The lawmakers have reduced regulatory duty from 12.5% and 17.5% to 6% and 11%, respectively on Hot Rolled Coils (HRC) of iron and steel, respectively.
The government has amended eleventh schedule (withholding tax) of the sales tax to charge 17% GST from unregistered person on sales to the government departments. The sales tax on Potassium Chlorate has been increased from Rs70 to Rs80 per kg to discourage illicit manufacturing of match boxes.
It has introduced the concept of active taxpayer in the GST law that will also fetch in billions of rupees worth additional taxes. Similarly, output tax is proposed to be restricted to sales tax on
The scope of section 73 is proposed to be widened to cover all registered persons supplying taxable goods, which may antagonise the business community.
Federal excise duty
The government has increase the rate of FED on cigars, cheroots, and cigarillos and cigarettes from 65% to 100% of retail price and also increased the rate of FED on filter rods from Rs0.75 to Re1 per filter rod; which would significantly enhance its revenue collection.
It has also imposed levy of FED on e-liquids of electric cigarettes at Rs10 per ml. The 25% FED on caffeinated energy drinks has been imposed. Similarly, 7.5% FED at ad valorem has been imposed on locally manufactured double cabin (4x4) pick-up vehicles and at 25% in the case of imported ones. But the government has reduced FED on cement from Rs2 per kg to Rs1.75 per kg.
The government has abolished at least nine types of withholding taxes aimed at simplifying the existing withholding regime. These taxes were not generating any significant amount of revenues.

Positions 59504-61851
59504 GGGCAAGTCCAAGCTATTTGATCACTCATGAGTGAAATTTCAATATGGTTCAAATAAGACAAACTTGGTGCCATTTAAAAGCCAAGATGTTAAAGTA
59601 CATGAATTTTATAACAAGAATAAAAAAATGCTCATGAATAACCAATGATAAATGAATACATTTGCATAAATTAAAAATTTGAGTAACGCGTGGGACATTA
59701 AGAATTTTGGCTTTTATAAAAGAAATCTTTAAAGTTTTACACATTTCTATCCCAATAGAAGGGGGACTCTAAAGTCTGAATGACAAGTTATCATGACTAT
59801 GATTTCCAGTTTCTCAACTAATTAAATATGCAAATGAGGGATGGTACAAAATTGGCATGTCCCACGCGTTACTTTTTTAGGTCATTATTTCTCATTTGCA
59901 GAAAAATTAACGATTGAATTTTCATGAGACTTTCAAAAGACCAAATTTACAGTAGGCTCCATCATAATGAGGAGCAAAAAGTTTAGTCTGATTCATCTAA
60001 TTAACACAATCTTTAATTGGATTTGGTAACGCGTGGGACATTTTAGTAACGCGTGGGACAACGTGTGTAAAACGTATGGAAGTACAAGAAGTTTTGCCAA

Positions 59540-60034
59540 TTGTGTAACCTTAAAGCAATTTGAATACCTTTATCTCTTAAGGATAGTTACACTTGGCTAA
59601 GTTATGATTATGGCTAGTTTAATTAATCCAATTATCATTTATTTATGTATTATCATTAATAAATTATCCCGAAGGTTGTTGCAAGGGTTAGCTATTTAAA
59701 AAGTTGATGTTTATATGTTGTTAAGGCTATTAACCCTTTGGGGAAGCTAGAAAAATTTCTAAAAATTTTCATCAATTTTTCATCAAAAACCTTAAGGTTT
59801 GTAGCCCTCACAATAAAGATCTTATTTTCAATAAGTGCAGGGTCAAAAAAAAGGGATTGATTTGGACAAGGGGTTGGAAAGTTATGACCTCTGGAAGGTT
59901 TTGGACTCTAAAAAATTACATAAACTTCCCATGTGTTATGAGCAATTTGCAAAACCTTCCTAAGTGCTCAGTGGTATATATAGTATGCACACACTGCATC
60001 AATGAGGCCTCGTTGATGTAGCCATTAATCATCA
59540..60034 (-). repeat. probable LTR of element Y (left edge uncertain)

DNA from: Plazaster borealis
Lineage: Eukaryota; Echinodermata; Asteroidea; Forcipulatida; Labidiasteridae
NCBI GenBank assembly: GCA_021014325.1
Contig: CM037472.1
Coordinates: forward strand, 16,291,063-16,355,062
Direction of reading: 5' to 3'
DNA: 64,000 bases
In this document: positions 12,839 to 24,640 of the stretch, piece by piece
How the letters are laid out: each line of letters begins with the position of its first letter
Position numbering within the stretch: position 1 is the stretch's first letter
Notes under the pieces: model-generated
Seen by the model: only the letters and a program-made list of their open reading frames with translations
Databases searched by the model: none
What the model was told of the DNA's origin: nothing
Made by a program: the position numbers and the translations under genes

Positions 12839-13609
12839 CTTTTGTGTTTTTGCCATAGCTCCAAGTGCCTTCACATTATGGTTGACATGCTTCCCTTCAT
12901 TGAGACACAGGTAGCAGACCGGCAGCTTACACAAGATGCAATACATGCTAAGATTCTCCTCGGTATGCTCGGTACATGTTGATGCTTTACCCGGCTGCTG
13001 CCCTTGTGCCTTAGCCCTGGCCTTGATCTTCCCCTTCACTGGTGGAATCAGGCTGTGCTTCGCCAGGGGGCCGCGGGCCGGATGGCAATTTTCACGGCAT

It has abolished advance tax on education related expenses remitted abroad, on steel melters and composite units, withdrawal of balance under pension fund, on local purchase of cooking oil, on functions and gatherings, on cable operators and other electronic media, on dealers, commission agents and arhatis on insurance premium and on tobacco.
It has reduced holding period and tax rates for capital gain on immoveable property that will yield Rs4 billion revenues. Five slabs have been proposed and CGT will be chargeable in case of first four slabs, falling within four years holding period.
It has abolished the bifurcation of plots and constructed property for determining holding period of capital gains. The holding period for taxation of capital gains on disposal of immovable property is being restricted to four years. In addition, rates are also being reduced on capital gains emanating from disposal of immoveable property.
The government has doubled the withholding tax rate on those persons whose children study in expensive schools but are not active taxpayers aimed at generating Rs3.5 billion additional revenue.
In order to provide a level playing field to commercial importers - manufacturers -, it has removed distortions and proposed tax at 1% for capital goods, 2% for raw materials and 5.5% for finished goods irrespective of status of the importer
In one of the biggest budget proposals to raise Rs27 billion revenues, the government has proposed that permanent establishments of non-residents will pay 3% income tax in respect of various services akin to resident taxpayers.
To complement efforts towards broadening of the tax base and documentation of the economy, electricity expense is being allowed as an expense against business income subject to adherence to certain conditions.
The government has aligning withholding tax rates with charging tax rates on dividends to generate additional Rs7 billion revenues.
In another key budget proposal, the government has rationalised depreciation allowances to half year deduction rule that will generate Rs16 billion revenues. It has also rationalised normal depreciation to generate Rs12 billion more taxes.
In an important measure, the government has proposed penalties against power and gas distribution companies for issuing industrial and commercial connections of electricity or natural gas to non-registered taxpayers.
Published in The Express Tribune, June 13th, 2020.